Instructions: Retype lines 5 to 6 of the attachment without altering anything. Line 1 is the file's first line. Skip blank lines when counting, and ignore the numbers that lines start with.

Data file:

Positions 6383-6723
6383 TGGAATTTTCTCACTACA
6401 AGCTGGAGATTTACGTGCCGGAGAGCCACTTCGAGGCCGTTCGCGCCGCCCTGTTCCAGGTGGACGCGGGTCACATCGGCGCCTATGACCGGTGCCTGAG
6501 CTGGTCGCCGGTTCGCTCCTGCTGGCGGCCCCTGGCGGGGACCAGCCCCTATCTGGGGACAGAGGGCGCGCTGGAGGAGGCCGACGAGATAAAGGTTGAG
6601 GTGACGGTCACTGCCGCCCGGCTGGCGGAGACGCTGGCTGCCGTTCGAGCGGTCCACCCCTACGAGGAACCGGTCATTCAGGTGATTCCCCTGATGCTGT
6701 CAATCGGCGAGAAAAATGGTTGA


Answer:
6601 GTGACGGTCACTGCCGCCCGGCTGGCGGAGACGCTGGCTGCCGTTCGAGCGGTCCACCCCTACGAGGAACCGGTCATTCAGGTGATTCCCCTGATGCTGT
6701 CAATCGGCGAGAAAAATGGTTGA